(Chicago – May 22, 2017) Forest Preserves of Cook County and Openlands announce the designation of Bobolink Meadow Land and Water Reserve by the Illinois Nature Preserves Commission on May 9, 2017. The 918-acre reserve is owned by the Forest Preserves of Cook County, and it is located at the junction of Interstate-57 and Interstate-80, near Tinley Park, Illinois. The designation follows nine years of Openlands’ restoration project management, which has been funded through the O’Hare Modernization Mitigation Account (OMMA). Restoration improved habitat for pollinators and more than 150 observed bird species, and included more than 300 acres of high quality wetlands adjacent to other conserved wildlife habitat.

“The Forest Preserves appreciate our partnership with Openlands, and their dedication to conserving and restoring land in Cook County. This project is helping us achieve one of our Next Century Conservation Plan goals of restoring 30,000 acres, in addition to adding to the amount of land that is designated as a Land and Water Reserve,” said Arnold Randall, General Superintendent of the Forest Preserves. “Bobolink Meadow is next to Bartel Grassland, which is also a designated Land and Water Reserve, providing the public with exceptional ecological diversity to explore right here in Cook County.”

“Bobolink Meadow is exemplary for Openlands’ strategic land preservation focus,” explains Emy Brawley, Openlands Vice President of Conservation. “Bobolink Meadow lies in a 2,400-acre network of pristine Land and Water Reserves. By identifying and restoring conservation areas in proximity to one another like these, we create the habitat on the scale needed for wildlife to thrive.”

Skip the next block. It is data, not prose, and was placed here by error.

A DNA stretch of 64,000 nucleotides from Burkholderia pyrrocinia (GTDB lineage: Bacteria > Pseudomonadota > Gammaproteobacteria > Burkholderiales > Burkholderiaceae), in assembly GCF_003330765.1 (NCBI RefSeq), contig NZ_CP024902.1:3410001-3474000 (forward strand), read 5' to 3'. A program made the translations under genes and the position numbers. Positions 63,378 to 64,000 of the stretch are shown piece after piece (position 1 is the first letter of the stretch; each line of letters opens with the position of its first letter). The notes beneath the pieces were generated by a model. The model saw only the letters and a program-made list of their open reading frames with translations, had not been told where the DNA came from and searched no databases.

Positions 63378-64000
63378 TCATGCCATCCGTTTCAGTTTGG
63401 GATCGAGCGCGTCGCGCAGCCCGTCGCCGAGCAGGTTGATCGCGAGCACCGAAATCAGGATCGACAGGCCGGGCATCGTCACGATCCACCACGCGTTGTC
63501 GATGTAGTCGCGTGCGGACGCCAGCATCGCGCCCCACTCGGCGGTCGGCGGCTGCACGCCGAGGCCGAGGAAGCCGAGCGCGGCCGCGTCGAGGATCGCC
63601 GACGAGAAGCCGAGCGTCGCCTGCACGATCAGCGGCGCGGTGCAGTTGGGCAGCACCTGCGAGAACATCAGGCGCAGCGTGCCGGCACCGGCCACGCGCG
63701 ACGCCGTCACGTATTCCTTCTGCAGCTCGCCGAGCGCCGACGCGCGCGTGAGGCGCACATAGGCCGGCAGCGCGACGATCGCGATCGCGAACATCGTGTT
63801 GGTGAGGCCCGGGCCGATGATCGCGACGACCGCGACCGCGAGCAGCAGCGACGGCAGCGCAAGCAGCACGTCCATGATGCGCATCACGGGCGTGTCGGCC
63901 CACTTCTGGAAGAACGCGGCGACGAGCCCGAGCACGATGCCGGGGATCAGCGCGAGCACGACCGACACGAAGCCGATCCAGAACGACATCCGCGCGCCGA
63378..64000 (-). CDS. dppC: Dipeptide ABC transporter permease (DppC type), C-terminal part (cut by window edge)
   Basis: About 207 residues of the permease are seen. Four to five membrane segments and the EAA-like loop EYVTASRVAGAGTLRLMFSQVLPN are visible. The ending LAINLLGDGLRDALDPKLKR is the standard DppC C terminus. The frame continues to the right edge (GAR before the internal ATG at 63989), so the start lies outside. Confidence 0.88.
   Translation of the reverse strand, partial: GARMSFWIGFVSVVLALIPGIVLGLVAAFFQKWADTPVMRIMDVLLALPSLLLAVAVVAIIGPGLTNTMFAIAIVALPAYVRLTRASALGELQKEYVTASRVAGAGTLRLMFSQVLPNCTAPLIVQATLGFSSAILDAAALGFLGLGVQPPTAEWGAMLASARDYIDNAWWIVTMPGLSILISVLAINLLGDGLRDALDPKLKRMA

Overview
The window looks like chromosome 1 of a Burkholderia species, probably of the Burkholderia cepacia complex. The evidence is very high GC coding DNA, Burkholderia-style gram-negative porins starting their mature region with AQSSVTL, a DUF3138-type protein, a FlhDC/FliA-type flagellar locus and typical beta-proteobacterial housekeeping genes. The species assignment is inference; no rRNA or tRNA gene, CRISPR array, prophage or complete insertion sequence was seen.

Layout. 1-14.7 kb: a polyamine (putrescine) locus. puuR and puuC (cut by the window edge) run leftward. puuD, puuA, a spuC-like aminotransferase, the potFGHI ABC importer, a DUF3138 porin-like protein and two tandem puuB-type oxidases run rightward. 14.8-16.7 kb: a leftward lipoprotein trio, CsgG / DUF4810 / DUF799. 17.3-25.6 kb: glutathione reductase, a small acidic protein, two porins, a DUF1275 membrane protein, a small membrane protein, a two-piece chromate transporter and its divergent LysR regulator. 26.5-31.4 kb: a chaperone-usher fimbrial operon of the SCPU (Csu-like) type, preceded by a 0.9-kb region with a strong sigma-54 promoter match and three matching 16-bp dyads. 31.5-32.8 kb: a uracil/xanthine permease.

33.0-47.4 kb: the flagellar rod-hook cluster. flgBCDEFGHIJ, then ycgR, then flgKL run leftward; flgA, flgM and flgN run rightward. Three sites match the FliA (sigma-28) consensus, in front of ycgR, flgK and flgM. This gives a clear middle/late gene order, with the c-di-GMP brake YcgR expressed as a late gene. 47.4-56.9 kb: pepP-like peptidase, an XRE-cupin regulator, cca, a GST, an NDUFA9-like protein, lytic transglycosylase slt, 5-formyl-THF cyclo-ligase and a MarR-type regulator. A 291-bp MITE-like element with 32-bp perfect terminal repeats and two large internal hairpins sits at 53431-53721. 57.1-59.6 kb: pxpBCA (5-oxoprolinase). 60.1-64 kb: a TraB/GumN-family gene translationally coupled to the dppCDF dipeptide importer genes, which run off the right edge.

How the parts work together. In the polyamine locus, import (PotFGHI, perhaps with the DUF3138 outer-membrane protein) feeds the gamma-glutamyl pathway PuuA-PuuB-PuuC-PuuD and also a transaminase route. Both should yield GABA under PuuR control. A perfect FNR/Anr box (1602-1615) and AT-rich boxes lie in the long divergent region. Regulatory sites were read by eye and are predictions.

Bobolink Meadow is adjacent to the 585-acre Bartel Grasslands Land and Water Reserve, and both are in proximity to the 898-acre Orland Grassland Land and Water Reserve. It is home to the second largest bobolink population in Illinois, and it is among the state’s largest Land and Water Reserves. Through OMMA funds, Openlands has impacted 1,466 acres of Illinois Nature Preserves.

The Illinois Nature Preserve Commission promotes the preservation of these significant lands, and provides leadership in their stewardship, management, and protection. The Forest Preserves of Cook County currently has 23 dedicated Nature Preserves and four Land and Water Reserves. Openlands has assisted in the creation and restoration of more than 40 sites in the Illinois Nature Preserves system such as Glacial Park, Goose Lake Prairie, and the Openlands Lakeshore Preserve.

About the Forest Preserves of Cook County

Don’t you sometimes just want to escape? Explore the natural beauty of Cook County for an hour, a day or even a night. When you’re surrounded by 70,000 acres of wild and wonderful there’s no better place to feel free.

Connect with us!

fpdcc.com
facebook.com/FPDCC
twitter.com/FPDCC
instagram.com/FPDCC

About Openlands

Founded in 1963, Openlands is one of the nation’s oldest and most successful metropolitan conservation organizations, having helped secure, protect, and provide public access to more than 55,000 acres of land for parks, forest preserves, wildlife refuges, land and water greenway corridors, and urban gardens. For more information, please visit www.openlands.org.